- Death toll includes a 13-year-old girl who was overcome by fumes as she slept
- Doctor warns people of need to ensure homes heated by fossil fuels have sufficient ventilation
Authorities in northern China have begun an investigation into a "clean coal" supplier after six people who bought the fuel for heating died from carbon monoxide poisoning in their homes, local media reported.
Among the victims was a 13-year-old girl who was found unconscious in her home in Tangshan, Hebei province, by her father on October 31, radio station The Voice of China reported on Tuesday.
The man said he had lit a fire using clean coal " which is supposed to have a low sulphur content " in his daughter's bedroom before she went to bed. In the morning he found her lifeless and called for an ambulance, but the child later died in hospital.
Five other people from villages in Tangshan have died from carbon monoxide poisoning since the start of October while 10 more have been treated in hospital for it, according to the report.
Jiang Cheng, a village official, told The Voice of China " China National Radio's flagship channel " that the local government had bought the coal from a company designated by a higher government agency, which had also set purchase quotas for each village according to its population.
The firm, Tangshan Borui, told news portal Thepaper.cn on Wednesday that all of its clean coal products met the appropriate requirements.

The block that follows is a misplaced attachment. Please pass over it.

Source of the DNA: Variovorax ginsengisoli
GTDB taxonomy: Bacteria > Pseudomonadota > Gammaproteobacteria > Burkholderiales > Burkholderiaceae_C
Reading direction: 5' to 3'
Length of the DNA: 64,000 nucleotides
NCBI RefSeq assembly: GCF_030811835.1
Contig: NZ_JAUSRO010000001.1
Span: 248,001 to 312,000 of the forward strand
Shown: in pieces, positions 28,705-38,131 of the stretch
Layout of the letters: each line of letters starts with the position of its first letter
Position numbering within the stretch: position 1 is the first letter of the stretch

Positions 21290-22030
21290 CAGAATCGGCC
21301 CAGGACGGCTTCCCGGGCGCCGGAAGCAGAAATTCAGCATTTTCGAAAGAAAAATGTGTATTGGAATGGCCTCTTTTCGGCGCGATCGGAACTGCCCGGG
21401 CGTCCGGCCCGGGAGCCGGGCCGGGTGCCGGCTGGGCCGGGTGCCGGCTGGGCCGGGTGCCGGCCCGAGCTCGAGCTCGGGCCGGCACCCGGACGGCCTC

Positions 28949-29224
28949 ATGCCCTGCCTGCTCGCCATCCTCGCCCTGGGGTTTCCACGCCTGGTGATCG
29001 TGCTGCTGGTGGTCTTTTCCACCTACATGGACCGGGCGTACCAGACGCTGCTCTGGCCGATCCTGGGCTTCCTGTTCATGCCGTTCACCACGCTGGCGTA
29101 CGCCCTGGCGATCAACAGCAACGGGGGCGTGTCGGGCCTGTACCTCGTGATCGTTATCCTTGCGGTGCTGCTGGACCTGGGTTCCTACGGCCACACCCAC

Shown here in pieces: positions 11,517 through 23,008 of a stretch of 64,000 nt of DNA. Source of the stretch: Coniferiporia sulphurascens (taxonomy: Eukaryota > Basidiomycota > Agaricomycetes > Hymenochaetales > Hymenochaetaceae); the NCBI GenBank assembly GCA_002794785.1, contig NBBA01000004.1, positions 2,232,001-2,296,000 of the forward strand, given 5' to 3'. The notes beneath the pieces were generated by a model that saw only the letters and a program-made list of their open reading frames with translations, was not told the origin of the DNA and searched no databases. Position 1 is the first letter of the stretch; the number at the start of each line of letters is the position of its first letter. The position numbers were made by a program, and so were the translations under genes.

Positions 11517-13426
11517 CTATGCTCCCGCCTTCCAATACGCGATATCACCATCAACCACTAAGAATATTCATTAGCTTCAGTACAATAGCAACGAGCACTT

"All of the products out of our factory are up to standard, there are no issues," said Tian Yonggong, the company's legal representative.
"(But) I don't know the specifics of how the villagers were using it."
A doctor quoted in the website report said that regardless of whether people used clean or regular coal to heat their homes, there was always the risk of carbon monoxide poisoning if the homes were not adequately ventilated.
China's plan to reduce use of coal for heating still facing problems
Zhang Yongxin, the secretary of the Communist Party committee in Tangshan's Kaiping district, said the local government was investigating the matter and would release its findings to the public as soon as possible.
A publicity department official said that in response to the poisonings local authorities had been making regular broadcasts to advise people on how to use the coal safely and were planning to make home visits in the coming days.
The news reports did not say whether the government or coal supplier would compensate the families of those who died from carbon monoxide poisoning.
The problem with China's 'clean coal' push is that there is no such thing as 'clean coal'
The burning of coal for energy production and heating is one of the major causes of China's air pollution problems.
Clean coal technology is a collection of techniques being developed to mitigate climate change by reducing emissions of harmful gases such as sulphur dioxide, nitrogen oxide and carbon dioxide.
At the end of last year, Beijing launched a nationwide programme to refit all of its coal-fired power plants with "ultra-low" emission technologies by 2020.
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